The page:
• NAND chip which had always been a Samsung K511F12ACA-B075 has suddenly been replaced with an ESMT FM60D1G12A
  • keyboard which had always been a Firebird_Color_KB_EVT_4421 has suddenly been replace with a Firebird_cas_Color_KB_DVT_4424
  • like with hardware F we get a new motherboard, but this time with a completely different reference NSC_CR_MB_4440 :o
  • internal J04 connector has been removed
  • keyboard testpoints were remove too
The internal J04 connector did offer access to the RS232 serial console like the lower J01/Dock connector. It was therefore particularly useful on the TI- Nspire CM calculators which don't have the Dock connector. But its presence on the TI-Nspire CX is not an absurdity, as it is supposed to give access to the JTAG protocol. It can be particularly useful during the manufacturing process in order to perform the initial programming of chips, but also for reprogramming the chips of a TI-Nspire which no longer boots. To my knowledge, it has never been used by the community and so we are surprised by this removal. But apparently TI prefers to remove some way of repairing the TI-Nspire in order to secure it, and might just scrap and replace new TI-Nspire CX if they're ever returned for repair instead of reinitializing.

So there is a new NAND chip by ESMT which replaces the Samsung chip which was thete since the beginning. It is certainly possible that this chip is responsible for the Boot2 3.1 error, but normally it's a 128MB NAND chip like the old one.

But the most surprising thing is the new motherboard with a completely new reference. After Firebird_Color_MB_6422 and Firebird_Color_MB_6430 we get a NSC_CR_MB_4440, a hint of big changes
Precisely, we think we had already discovered an previous version of this new motherboard in a previous news on a chinese TI-Nspire CX sample which had a sticker on the back suggesting the use of 4 layers:

Although it was supposed to be a hardware revision C the motherboard was different than the above revision C. Even if the NAND chip remained the Samsung one, the J04 connector was missing and the reference was already similar to the hardware revision J one: NSC_CR_MB_4420 instead of NSC_CR_MB_4440.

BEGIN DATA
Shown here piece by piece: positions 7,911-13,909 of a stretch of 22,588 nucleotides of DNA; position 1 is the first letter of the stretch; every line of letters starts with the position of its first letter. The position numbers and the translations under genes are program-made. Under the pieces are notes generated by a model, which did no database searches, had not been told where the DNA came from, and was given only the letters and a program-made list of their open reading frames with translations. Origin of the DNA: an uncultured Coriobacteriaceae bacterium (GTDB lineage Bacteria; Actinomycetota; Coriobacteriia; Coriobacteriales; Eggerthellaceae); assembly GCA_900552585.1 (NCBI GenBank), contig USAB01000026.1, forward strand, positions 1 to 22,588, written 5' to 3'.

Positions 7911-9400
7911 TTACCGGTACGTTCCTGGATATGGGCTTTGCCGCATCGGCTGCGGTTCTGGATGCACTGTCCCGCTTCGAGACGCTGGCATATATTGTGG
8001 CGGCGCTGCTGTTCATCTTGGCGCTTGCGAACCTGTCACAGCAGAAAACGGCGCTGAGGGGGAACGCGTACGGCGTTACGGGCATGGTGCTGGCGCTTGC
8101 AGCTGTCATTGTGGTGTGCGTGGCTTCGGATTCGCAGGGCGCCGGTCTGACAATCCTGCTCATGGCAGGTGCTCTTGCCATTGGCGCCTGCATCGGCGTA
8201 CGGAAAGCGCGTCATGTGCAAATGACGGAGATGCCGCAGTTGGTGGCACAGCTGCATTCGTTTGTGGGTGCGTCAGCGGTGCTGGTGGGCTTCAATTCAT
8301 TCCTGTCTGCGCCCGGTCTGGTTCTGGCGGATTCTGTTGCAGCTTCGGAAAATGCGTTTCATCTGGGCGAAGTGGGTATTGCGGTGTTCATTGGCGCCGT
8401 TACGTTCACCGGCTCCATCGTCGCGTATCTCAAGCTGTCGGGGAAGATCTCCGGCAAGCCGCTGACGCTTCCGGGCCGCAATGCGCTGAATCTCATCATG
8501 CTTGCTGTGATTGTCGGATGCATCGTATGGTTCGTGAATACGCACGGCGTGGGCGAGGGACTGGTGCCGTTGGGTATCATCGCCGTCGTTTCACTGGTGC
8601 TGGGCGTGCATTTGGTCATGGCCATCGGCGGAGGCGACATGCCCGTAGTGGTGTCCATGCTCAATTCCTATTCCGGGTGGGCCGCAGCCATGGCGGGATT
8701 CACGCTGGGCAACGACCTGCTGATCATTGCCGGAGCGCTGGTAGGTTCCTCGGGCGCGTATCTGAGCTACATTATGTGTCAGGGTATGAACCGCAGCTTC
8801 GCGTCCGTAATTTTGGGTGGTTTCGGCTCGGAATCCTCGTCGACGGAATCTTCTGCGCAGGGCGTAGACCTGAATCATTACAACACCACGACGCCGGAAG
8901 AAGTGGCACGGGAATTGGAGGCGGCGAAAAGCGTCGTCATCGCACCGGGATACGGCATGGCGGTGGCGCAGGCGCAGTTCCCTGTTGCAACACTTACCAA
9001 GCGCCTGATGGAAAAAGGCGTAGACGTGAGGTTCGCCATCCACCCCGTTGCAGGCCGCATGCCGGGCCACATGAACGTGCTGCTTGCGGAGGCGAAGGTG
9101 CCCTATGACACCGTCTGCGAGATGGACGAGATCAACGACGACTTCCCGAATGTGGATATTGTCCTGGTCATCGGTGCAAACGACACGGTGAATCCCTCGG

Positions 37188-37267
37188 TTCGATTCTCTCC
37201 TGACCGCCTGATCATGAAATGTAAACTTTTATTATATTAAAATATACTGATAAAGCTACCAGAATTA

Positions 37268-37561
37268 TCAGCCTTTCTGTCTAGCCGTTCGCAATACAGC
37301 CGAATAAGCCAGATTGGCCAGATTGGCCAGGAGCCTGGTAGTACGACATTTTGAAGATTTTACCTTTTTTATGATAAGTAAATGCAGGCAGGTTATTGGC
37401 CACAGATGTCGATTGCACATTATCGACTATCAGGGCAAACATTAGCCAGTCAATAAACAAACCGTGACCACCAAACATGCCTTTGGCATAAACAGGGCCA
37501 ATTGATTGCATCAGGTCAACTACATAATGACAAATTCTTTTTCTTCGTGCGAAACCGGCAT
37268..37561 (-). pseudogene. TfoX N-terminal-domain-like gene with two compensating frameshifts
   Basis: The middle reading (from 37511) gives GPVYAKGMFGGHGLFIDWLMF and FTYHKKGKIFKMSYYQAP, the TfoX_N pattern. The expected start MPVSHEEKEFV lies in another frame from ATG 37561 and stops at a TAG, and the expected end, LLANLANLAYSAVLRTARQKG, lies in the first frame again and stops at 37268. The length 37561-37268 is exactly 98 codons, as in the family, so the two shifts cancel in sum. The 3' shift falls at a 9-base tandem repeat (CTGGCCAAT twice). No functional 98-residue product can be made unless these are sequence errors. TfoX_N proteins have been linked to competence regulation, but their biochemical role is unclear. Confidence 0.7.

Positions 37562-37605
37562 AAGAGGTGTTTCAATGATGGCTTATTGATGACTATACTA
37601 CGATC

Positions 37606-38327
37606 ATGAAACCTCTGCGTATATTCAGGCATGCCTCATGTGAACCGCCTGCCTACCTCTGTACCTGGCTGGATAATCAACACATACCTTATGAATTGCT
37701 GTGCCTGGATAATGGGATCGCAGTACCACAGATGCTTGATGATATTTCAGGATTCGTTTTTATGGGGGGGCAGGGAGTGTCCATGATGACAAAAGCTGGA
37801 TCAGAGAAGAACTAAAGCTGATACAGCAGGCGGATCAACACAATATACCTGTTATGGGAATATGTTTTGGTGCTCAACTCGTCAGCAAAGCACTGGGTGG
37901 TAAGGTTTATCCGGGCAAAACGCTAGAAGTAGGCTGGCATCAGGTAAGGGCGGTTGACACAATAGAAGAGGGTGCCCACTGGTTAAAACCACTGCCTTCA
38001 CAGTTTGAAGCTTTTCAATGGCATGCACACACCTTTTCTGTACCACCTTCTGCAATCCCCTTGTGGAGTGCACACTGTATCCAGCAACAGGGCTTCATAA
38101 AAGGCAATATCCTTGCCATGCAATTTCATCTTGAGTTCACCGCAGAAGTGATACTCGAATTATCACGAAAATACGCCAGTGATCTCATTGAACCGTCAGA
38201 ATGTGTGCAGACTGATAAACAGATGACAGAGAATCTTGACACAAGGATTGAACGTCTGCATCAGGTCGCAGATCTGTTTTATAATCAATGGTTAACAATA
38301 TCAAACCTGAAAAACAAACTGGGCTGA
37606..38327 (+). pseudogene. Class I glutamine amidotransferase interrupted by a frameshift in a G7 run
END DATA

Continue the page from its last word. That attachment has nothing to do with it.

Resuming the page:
In the end, I think I've brought more questions than answers and we still need to pull the puzzle pieces together. But such hardware security enforcement may be followed by a software security enforcement in the next 3.6 system.


For years, the TI-Nspire community has been working for the openness of the TI-Nspire, in order for its users to operate their calculators to their fullest potential.

And so was born Ndless, a framework for running assembly programs taking full control of the hardware in particular of the processor.
Some examples of Ndless compatible programs:

  • the nDoom 3D FPS game, a port of the Doom/Doom2 and compatible computer games
  • the Nintendo NES emulator
  • the Nintendo Game Boy Color emulator
  • the Nintendo Game Boy Advance emulator
  • the mViewer image reader

Ndless has existed in several versions, each one specific to a single or a small set of TI-Nspire systems:

Ndless versionTI-Nspire system version
1.1 prototype1.1 (non-CAS prototypes)
1.2 prototype1.2 (CAS prototypes)
2.01.7, 2.0.1, 2.1.0

The lack of an Ndless cross version is due to the fact that Ndless is not an officially supported program, and Texas Instruments has actively fought it since system 2.1.
Indeed, Ndless installation exploits some flaws in the TI-Nspire system. But any vulnerability exploited then quickly fixed or blocked by Texas Instruments in the next version of the system, forcing Ndless to always use new vulnerabilities.

Do you think you just don't have to update?
Except that Texas Instruments forces the update through various automated popups.
And eventually, all new TI-Nspire will come preloaded with the latest system - it is therefore not a solution for new users.

You'll tell me you just have to reinstall an earlier version of the system?
This was indeed possible until July 2010. At that date, the last 2.1 system has activated a protection which was there but disabled since the beginning, something we called the "system anti-downgrade protection".
System 2.1 and all subsequent systems are updating a minimal installable version number in a memory area not accessible to users and non clearable by any official menu.
Any previous version of the system is then rejected.